Cytoplasmic streaming: Helical shear flows in giant algal cells and their implications for molecular transport

Condensed Matter lunchtime seminar

Cytoplasmic streaming: Helical shear flows in giant algal cells and their implications for molecular transport

  • Event time: 1:00pm
  • Event date: 21st January 2008
  • Speaker: Jan Willem van de Meent (DAMTP University of Cambridge)
  • Location: Room 2511,

Event details

Found in many large eukaryotic cells, particularly in plants, cytoplasmic streaming is the circulation of their contents driven by fluid entrainmentfrom organelles carried by molecular motors at the cell periphery. In the more than 2 centuries since its discovery, streaming has frequently been conjectured to aid in transport and mixing of molecular species in the cytoplasm, and, by implication, in cellular homeostasis, yet no mechanism quantifying this enhancement has been demonstrated.

We solve the flow and its associated advection-diffusion equations for the archetypal ''rotational streaming'' found in Characean algae, where the cytoplasm streams up and down along helical bands on the cylindrical surface of giant ''internodal'' cells with lengths as large as 10 cm. We find that the spiralling flow induces a secondary circulation, reminiscent of Dean vortices found at higher Reynolds numbers, which leads to the formation of a high-flux boundary layer allowing faster uptake and response to changes in external concentration. This effect constitutes a novel example of how high Peclet number flows can facilitate diffusive transport and mixing at the micro-scale.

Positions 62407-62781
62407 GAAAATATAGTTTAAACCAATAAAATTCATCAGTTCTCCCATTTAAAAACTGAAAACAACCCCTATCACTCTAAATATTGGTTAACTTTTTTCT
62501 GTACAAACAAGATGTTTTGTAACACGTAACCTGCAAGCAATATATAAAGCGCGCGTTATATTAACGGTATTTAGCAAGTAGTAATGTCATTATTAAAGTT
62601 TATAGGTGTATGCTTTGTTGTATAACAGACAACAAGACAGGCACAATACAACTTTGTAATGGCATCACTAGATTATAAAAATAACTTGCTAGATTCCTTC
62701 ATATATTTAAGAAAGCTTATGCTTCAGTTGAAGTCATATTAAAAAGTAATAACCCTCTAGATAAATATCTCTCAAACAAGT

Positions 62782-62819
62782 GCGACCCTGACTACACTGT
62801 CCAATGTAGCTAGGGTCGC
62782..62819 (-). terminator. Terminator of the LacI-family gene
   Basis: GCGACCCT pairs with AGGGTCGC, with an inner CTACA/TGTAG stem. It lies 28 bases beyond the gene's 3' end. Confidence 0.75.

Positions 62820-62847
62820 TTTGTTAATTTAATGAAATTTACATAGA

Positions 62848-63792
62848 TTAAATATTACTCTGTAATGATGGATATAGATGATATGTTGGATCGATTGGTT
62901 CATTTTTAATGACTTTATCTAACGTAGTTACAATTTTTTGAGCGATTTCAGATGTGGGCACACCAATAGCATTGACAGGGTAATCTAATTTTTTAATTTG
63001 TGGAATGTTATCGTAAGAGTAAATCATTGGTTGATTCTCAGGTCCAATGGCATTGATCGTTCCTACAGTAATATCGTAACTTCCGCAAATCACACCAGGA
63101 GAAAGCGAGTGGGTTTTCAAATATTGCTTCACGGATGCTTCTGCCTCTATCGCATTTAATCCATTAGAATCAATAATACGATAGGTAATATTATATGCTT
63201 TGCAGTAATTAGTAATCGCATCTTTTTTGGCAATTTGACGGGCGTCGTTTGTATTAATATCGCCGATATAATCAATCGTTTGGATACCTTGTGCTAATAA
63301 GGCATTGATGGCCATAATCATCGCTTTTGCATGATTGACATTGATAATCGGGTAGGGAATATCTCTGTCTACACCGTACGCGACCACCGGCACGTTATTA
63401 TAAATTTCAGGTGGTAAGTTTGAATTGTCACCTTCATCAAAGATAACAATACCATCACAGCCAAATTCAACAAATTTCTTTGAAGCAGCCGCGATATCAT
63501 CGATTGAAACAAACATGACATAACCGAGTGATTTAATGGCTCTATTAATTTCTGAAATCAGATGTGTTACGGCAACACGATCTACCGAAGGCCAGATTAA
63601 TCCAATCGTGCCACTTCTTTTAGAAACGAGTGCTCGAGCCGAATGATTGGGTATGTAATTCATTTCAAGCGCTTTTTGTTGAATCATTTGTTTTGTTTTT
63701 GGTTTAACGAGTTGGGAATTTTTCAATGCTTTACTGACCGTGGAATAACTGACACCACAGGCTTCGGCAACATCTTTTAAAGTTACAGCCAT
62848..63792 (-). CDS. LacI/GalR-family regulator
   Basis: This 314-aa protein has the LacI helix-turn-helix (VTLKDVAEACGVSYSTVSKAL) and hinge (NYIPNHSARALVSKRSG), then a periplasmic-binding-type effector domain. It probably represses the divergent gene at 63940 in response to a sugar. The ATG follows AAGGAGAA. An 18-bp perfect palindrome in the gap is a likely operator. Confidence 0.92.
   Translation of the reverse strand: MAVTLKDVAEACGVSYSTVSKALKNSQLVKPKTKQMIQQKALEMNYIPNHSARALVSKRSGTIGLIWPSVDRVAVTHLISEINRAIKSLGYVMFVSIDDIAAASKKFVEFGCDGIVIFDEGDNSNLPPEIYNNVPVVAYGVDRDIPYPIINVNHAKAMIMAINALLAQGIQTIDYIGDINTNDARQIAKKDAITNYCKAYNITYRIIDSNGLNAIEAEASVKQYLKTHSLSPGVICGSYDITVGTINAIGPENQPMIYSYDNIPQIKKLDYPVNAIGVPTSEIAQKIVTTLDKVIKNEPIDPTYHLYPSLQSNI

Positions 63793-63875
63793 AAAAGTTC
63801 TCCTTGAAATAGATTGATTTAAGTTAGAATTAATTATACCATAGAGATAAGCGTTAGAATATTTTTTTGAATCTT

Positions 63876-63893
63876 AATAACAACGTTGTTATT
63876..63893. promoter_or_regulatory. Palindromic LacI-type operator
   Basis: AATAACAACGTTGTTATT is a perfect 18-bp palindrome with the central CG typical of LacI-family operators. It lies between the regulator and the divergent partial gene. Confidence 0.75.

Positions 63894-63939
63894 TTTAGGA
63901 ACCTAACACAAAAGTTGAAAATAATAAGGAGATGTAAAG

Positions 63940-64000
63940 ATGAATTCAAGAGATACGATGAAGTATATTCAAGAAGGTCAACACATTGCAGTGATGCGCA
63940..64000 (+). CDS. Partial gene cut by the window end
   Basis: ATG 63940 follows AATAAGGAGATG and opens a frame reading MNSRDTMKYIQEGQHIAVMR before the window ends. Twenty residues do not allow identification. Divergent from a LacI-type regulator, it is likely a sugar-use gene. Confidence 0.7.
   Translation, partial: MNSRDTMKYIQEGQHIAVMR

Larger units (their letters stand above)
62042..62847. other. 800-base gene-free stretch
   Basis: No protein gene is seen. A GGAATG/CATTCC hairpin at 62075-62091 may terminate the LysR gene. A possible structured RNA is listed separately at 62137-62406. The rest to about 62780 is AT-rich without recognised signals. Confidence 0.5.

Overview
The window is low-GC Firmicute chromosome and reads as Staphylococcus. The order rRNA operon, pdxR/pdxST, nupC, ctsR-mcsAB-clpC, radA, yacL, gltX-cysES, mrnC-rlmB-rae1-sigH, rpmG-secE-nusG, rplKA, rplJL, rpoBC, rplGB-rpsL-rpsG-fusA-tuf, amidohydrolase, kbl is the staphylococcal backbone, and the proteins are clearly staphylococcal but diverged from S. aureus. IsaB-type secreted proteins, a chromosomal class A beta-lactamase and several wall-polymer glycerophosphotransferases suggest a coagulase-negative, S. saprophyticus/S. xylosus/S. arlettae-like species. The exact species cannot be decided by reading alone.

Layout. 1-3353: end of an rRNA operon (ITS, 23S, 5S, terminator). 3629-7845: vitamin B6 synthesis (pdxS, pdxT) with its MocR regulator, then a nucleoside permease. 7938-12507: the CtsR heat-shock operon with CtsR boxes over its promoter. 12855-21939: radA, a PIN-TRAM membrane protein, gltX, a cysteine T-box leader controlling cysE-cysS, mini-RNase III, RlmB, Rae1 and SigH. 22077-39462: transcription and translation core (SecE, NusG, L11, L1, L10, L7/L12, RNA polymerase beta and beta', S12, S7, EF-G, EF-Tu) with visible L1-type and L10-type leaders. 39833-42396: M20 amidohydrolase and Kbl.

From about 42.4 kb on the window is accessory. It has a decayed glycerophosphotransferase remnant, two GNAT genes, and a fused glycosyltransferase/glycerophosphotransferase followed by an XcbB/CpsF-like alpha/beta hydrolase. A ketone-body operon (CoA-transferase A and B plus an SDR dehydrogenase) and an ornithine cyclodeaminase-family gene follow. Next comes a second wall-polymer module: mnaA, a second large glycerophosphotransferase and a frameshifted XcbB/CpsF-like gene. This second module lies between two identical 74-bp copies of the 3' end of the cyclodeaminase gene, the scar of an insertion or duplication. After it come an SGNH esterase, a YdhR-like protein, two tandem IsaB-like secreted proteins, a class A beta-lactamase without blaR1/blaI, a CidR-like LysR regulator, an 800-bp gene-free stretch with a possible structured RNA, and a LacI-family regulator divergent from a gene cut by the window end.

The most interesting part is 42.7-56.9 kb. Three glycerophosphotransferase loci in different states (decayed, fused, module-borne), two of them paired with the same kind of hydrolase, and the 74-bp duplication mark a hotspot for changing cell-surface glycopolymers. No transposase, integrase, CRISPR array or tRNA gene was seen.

This is a weekly series of informal talks given primarily by members of the soft condensed matter and statistical mechanics groups, but is also open to members of other groups and external visitors. The aim of the series is to promote discussion and learning of various topics at a level suitable to the broad background of the group. Everyone is welcome to attend..

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